Amid Abortion Bans, Idaho Medical Association Passes Resolutions To Protect Pregnant Patients


Last week, at its first in-person conference in three years at Sun Valley Resort, the Idaho Medical Association passed several resolutions supporting reproductive health care amid Idaho’s abortion bans.

“What we heard this weekend over and over is that, currently, because of Idaho’s laws, patients are not able to get the care that they need for pregnancy complications,” said IMA CEO Susie Keller.

“Physicians are terrified of running afoul of the law, or losing their license, or being sued by family members of a patient when they are just trying to provide care for pregnancy complications,” she said.

Idaho’s near-total abortion ban went into effect on Aug. 25. U.S. District Judge Lynn Winmill paused part of the law, allowing abortions to continue in urgent situations in hospital emergency rooms.

IMA, representing almost 4,000 physicians around the state, passed several resolutions related to reproductive health and tabled a few more for now. The resolutions, drafted by doctors, inform IMA’s advocacy efforts.

“I’ve been with the IMA for 15 years, and this is the first time I’ve seen this many resolutions on the same topic,” Keller said.

She said about 1% of Idaho providers did elective abortions before the Dobbs decision this spring. But since Idaho’s abortion laws have gone into effect, about a third of Idaho’s physicians are impacted by the law – whether they’re OBGYNs, family physicians or emergency room doctors.

Two resolutions passed at the meeting ask the association to support improved access to contraception and oppose legislation restricting access to emergency contraception like Plan B.

Sen. Brent Crane, chairman of the House State Affairs Committee, commented this spring that he would not support holding hearings on legislation to ban IUDs, a form of birth control, but would consider holding hearings on bills regarding emergency contraception.

A few other IMA resolutions aim to protect patients with pregnancy complications whose care may be compromised because of the abortion ban.

They seek to advocate for maintaining access to Mifepristone, a drug that, in combination with another pill, is used for medication abortions but is also used for early miscarriages; for terminating nonviable pregnancies; and for terminating a pregnancy if, in the physician’s medical judgment, it’s necessary to “preserve or prolong” the life of the pregnant patient.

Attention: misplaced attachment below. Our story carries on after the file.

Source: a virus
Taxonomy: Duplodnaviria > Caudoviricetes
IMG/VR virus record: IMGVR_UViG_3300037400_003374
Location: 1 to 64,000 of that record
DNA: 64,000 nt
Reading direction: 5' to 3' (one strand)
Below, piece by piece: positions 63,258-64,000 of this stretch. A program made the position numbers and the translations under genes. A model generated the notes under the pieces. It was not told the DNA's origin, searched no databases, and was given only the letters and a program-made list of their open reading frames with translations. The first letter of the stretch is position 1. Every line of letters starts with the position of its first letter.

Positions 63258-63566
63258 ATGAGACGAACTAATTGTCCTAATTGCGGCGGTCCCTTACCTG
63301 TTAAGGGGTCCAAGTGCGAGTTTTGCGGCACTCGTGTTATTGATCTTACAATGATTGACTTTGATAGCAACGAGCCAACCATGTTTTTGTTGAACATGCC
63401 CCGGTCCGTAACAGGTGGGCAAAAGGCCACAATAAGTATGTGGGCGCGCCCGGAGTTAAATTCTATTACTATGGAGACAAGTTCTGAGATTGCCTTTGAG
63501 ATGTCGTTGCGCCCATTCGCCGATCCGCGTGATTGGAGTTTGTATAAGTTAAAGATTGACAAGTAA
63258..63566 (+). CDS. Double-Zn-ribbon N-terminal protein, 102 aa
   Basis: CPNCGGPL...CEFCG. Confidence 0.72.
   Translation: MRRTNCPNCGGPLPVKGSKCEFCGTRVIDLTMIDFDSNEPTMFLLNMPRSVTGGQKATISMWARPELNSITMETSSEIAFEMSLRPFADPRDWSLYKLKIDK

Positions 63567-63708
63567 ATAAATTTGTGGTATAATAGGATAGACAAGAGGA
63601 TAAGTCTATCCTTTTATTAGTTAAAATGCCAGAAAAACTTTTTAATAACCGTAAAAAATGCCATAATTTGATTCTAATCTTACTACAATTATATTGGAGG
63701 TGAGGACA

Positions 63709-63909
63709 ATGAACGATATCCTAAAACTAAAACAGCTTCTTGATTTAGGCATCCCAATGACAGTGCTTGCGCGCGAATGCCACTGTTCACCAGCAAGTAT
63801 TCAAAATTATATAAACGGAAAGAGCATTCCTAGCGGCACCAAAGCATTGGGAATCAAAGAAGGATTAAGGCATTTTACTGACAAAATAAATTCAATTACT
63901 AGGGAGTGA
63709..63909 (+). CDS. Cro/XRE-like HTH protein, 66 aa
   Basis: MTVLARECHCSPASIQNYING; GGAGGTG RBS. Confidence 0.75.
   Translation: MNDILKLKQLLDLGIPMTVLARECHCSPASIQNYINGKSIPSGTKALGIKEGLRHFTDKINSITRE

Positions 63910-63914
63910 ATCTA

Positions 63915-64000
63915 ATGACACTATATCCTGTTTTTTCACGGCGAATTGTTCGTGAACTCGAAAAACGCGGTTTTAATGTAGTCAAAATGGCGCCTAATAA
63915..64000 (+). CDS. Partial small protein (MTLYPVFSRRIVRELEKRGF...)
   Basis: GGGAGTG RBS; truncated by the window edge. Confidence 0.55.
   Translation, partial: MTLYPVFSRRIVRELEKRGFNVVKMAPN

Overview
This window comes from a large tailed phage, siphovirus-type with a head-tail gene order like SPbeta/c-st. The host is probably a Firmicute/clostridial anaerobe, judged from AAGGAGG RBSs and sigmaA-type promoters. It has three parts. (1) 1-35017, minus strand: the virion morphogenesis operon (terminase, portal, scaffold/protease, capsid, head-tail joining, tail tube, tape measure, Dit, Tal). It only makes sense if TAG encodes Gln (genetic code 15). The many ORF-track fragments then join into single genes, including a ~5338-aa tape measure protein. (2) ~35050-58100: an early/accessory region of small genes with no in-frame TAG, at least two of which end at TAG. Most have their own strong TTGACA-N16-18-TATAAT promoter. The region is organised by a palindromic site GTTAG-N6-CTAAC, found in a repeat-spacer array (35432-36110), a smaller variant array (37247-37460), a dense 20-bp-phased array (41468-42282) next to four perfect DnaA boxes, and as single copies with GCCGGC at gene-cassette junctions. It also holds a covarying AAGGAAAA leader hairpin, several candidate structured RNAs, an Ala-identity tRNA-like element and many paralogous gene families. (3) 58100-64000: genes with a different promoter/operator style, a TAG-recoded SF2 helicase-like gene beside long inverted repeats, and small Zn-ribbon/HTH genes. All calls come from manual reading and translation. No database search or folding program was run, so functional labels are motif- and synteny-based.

Idaho healthcare workers have said the trigger law’s protection to save a pregnant person’s life is too vague.

“Part of this resolution is to seek clarification on that so that physicians know to what level they can prevent the death of a pregnant patient,” said Dr. Lauren Miller, who practices maternal-fetal medicine at St. Luke’s in the Treasure Valley.

Miller is a founding member and facilitator of the Idaho Coalition for Safe Reproductive Health and helped draft a few of the resolutions.

One of them states that IMA will work to remove barriers victims of rape and incest could face in accessing an abortion in Idaho. The trigger ban allows people to get abortions under those circumstances but requires them to file a police report, which could take months to obtain.

“From any humanitarian perspective, forcing a patient to have to report to the police before accessing that care is often an insurmountable barrier,” she said.

Keller said the IMA hadn’t drafted legislation on these topics yet, but that it’s trying to determine the most pressing issues, “where people’s lives are in danger,” to decide where to devote policy attention.